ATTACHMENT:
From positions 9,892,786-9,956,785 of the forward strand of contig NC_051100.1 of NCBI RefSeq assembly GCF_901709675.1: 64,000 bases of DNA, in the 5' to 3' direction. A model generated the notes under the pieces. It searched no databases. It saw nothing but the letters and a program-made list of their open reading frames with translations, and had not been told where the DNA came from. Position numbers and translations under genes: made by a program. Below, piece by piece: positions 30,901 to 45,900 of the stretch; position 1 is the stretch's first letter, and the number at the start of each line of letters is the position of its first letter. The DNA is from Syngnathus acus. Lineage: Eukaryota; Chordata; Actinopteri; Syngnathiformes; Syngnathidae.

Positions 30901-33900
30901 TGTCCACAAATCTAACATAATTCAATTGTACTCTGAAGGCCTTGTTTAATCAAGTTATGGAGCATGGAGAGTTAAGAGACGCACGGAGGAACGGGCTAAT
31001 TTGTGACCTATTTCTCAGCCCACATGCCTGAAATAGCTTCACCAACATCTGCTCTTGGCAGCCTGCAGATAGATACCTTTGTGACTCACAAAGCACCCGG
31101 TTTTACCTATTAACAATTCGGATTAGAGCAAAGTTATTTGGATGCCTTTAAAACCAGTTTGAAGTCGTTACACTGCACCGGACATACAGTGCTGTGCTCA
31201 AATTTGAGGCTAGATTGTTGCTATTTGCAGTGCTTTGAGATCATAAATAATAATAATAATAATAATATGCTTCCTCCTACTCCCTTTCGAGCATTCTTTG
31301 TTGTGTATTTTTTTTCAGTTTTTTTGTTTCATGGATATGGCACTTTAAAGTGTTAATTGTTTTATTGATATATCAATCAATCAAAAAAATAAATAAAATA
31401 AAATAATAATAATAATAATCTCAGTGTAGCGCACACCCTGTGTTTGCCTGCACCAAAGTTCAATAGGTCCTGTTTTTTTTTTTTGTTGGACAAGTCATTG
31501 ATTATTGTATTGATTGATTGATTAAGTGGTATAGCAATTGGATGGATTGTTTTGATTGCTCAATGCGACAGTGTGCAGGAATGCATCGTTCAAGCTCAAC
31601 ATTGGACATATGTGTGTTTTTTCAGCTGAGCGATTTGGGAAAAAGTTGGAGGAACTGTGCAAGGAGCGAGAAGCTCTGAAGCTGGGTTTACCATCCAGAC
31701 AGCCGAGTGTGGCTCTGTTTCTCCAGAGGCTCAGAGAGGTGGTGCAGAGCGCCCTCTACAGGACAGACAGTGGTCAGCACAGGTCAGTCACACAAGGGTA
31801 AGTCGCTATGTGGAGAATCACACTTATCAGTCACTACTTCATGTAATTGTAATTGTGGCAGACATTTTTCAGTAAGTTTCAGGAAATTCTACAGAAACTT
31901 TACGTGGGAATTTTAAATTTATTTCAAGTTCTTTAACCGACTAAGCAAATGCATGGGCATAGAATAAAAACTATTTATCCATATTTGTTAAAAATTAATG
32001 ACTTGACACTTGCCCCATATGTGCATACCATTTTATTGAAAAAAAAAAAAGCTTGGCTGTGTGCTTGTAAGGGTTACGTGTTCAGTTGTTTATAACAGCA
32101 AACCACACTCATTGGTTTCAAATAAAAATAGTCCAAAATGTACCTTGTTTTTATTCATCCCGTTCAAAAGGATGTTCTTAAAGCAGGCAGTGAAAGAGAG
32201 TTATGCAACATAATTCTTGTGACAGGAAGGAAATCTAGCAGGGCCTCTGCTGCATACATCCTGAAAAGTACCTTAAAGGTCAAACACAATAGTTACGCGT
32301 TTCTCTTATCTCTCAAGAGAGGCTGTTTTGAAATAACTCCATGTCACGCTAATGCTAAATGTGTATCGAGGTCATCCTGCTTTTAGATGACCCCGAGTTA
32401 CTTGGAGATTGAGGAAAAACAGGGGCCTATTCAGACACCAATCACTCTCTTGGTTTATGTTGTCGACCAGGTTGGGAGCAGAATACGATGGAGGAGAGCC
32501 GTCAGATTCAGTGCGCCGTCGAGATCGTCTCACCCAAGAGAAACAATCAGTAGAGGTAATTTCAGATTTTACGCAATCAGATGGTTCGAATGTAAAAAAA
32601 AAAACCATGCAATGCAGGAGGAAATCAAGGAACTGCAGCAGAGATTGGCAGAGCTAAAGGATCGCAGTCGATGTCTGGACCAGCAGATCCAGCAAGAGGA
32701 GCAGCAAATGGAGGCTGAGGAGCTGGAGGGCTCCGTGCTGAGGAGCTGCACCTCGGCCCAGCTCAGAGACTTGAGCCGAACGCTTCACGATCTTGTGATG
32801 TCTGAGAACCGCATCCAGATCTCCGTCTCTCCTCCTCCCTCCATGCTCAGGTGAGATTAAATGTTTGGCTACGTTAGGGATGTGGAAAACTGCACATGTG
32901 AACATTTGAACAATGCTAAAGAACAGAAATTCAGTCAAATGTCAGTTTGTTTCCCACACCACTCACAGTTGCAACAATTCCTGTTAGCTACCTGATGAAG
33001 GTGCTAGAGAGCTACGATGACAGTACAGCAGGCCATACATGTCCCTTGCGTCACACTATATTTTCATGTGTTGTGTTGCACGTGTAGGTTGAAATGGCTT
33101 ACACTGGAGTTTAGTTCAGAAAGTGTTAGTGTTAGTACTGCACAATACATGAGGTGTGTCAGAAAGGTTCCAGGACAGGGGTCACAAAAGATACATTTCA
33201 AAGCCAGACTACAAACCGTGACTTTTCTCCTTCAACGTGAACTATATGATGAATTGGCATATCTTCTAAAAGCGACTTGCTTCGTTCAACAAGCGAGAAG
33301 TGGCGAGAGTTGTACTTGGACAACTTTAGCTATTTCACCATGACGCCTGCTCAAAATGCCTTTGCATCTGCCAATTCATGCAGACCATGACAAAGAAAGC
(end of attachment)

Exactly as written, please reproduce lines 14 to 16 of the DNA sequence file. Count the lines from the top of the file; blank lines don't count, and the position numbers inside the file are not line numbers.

32001 ACTTGACACTTGCCCCATATGTGCATACCATTTTATTGAAAAAAAAAAAAGCTTGGCTGTGTGCTTGTAAGGGTTACGTGTTCAGTTGTTTATAACAGCA
32101 AACCACACTCATTGGTTTCAAATAAAAATAGTCCAAAATGTACCTTGTTTTTATTCATCCCGTTCAAAAGGATGTTCTTAAAGCAGGCAGTGAAAGAGAG
32201 TTATGCAACATAATTCTTGTGACAGGAAGGAAATCTAGCAGGGCCTCTGCTGCATACATCCTGAAAAGTACCTTAAAGGTCAAACACAATAGTTACGCGT